DELAFIELD, Wis. (Stockpickr) -- Energy has some energy in this shaky equity market.
In contrast to all the recent problems with the technology and biotech stocks, there's one sector that's been doing relatively well during the overall market decline: the oil and gas complex. The United States Oil Fund ETF (USO) has risen by 11% over the last three months and is currently trading just a few points off its 52-week high of $39.54 a share.
The major driver for the oil sector at the present moment is the geopolitical tensions in the Ukraine, which show no signs of letting up. In fact, they look like they could turn much worse in the blink of an eye. The latest development out of the Ukraine is that pro-Russian militants are starting to take control of the eastern town of Slaviansk as Ukrainian military forces gather nearby. The fear among many is that a full-blown civil war breaks out in the Eastern part of the Ukraine, and that's a scenario that could embolden Russian President Vladimir Putin to make a push for more territory or all of Ukraine.
There's just no telling how aggressive Putin might get if pro-Russian separatists start to engage with the Ukrainian military in a live conflict. This could spiral out of control very quickly, and the impact on the energy market could be huge. Russia controls a vast amount of natural gas pipelines that run through the Ukraine and serve most of Europe. Any major disruptions in the natural gas flow to Europe would be a major blow for the economic viability of that region. The oil risk due to this potential conflict is big as well, because if things escalate, the U.S. will likely start slapping Russia with economic sanctions.
Make no mistake about it, Russia will not sit by and do nothing if the U.S. starts to implement sanctions. It will use the best weapon it has against the West -- and that's its oil exporting business. Russia will ramp up oil shipments to China and cut off Europe and the U.S., leaving them both far more dependent on high-priced oil from the Middle East. To put things into perspective on how big of a player Russia is in the energy market, consider the fact that Europe is estimated to get 40% of its natural gas from Russia and over 30% of its crude oil.
With all of this mind, I believe it's a great time start looking at small-cap oil and gas stocks, which could be the sweet spot as geopolitical tensions rise across the pond. These small-cap energy stocks could also be a great way to protect your portfolio against a market correction, since they could see enhanced interest as defensive plays. Fundamentally, they will make sense as well, since a heightened conflict in the Ukraine will continue to drive energy prices higher, which could flow to their bottom line.
One unconventional oil and gas producer that could be an excellent long idea here is Triangle Petroleum (TPLM), which engages in the acquisition, exploration, development and production of unconventional shale oil and natural gas resources in the Bakken Shale and Three Forks formations in the Williston Basin of North Dakota and Montana. This energy player is off to a decent start in 2014, with shares up around 8%.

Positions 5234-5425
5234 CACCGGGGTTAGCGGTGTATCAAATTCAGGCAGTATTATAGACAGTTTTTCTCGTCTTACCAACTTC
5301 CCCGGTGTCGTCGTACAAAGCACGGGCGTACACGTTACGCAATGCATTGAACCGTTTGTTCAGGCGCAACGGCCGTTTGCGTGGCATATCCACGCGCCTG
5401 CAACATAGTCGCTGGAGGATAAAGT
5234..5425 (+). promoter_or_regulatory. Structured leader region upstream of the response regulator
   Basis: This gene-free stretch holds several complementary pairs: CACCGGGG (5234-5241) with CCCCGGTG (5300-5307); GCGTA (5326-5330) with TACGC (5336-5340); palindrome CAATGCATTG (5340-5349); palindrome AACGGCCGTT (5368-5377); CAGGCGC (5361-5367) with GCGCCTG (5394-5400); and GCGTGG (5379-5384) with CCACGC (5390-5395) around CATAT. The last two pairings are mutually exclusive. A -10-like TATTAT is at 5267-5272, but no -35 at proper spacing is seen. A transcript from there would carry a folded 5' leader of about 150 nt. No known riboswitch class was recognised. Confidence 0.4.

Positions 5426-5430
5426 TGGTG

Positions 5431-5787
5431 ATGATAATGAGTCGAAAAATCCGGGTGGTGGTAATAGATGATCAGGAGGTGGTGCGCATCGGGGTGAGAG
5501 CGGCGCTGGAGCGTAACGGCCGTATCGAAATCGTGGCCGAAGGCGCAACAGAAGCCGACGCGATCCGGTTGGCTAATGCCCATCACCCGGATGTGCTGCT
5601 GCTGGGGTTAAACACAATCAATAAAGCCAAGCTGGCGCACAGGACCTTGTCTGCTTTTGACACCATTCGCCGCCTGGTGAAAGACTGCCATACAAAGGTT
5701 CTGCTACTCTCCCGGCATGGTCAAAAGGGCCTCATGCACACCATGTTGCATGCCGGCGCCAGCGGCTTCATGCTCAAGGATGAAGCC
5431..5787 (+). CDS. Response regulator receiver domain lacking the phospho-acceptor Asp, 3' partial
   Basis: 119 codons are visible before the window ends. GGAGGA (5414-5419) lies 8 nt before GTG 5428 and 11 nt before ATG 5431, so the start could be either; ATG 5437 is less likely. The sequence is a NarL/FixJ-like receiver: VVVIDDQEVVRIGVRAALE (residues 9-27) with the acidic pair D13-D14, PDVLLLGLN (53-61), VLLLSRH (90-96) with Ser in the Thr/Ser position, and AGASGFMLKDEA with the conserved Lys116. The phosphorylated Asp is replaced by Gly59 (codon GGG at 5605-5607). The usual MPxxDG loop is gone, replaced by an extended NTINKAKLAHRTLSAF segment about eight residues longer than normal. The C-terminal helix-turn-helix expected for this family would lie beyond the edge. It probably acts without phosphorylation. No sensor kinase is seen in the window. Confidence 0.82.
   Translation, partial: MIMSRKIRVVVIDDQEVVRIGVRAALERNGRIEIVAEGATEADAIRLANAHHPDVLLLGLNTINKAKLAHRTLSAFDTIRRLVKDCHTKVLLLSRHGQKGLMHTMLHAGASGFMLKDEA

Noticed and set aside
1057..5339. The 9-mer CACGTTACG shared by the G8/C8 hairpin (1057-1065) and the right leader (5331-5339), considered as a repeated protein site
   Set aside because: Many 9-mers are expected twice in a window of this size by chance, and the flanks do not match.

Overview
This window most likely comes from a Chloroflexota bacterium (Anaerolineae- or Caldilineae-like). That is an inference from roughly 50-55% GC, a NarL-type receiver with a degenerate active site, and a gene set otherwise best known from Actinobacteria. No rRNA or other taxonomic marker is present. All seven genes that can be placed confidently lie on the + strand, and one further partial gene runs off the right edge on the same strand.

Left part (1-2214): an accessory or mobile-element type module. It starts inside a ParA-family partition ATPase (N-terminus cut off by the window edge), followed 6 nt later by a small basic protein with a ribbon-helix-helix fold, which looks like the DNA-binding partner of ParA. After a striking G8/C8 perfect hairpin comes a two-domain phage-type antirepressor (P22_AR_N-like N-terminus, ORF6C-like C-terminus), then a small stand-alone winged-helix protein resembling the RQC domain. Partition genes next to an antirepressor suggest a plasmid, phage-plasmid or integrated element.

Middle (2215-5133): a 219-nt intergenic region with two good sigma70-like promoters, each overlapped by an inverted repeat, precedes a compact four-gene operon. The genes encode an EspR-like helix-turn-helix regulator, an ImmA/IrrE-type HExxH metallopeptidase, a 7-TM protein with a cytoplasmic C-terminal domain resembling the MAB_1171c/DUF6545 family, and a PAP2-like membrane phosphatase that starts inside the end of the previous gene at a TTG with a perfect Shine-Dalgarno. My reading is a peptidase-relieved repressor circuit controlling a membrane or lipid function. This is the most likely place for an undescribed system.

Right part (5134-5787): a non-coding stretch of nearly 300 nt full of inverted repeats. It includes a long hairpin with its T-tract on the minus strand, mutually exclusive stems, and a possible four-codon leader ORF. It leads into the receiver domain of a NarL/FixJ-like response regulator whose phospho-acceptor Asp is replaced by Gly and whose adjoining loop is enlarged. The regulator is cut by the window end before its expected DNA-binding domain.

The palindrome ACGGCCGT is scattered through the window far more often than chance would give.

Triangle Petroleum recently announced that it expects to recognize a gain on its investment in Caliber Midstream Partners for fiscal year 2014, and that news has forced it to reschedule its earnings report and conference call for Thursday of this week before the market open.
If you take a glance at the chart for TPLM, you'll notice that this energy stock recently formed a double bottom chart pattern at $7.63 to $7.75 a share. Following that bottom, shares of TPLM have started to uptrend and move back above both its 50-day and 200-day moving averages, which is bullish technical price action. The recent strength in shares of TPLM is starting to push this stock within range of triggering a big breakout trade.
Traders should now look for long-biased trades in TPLM as long as its trending above its 50-day at $8.29 or above those double bottom support zones at $7.75 to $7.63 and then once it breaks out above some near-term overhead resistance levels at $9.29 to $9.40 a share with high volume. Look for a sustained move or close above those levels with volume that registers near or above its three-month average action of 1.33 million shares. If that breakout materializes soon, then TPLM will set up to re-test or possibly take out its next major overhead resistance levels at $10.50 to its 52-week high at $11.66 a share. Any high-volume move above $11.66 will give TPLM a chance to trend north of $12 a share.
One major reason, besides the Ukrainian conflict, that I am warming up to TPLM here is the large short interest in the name. The current short interest as a percentage of the float for TPLM is pretty high at 13.8%. That means that out of the 75.69 million shares in the tradable float, 10.35 million shares are sold short by the bears. The bears have also been increasing their bets from the last reporting period by 22.8%, or by around 1.92 million shares. The shorts might be pressing their bets at are horrible time, considering the strength in the energy markets. This could be setting up a big opportunity for a large short-squeeze for TPLM in the near future.
Traders or investors are probably best-served to wait until after TPLM reports its earnings on Thursday before jumping into the stock. Earnings are always a gamble and hard to predict, but I would suggest bulls on this stock be ready to jump in once the quarter is out of the way, as long as it's not a disaster. This breakout play for TPLM looks ready to trigger soon, so watch for strength after the earnings report is out of the way.
-- Written by Roberto Pedone in Delafield, Wis.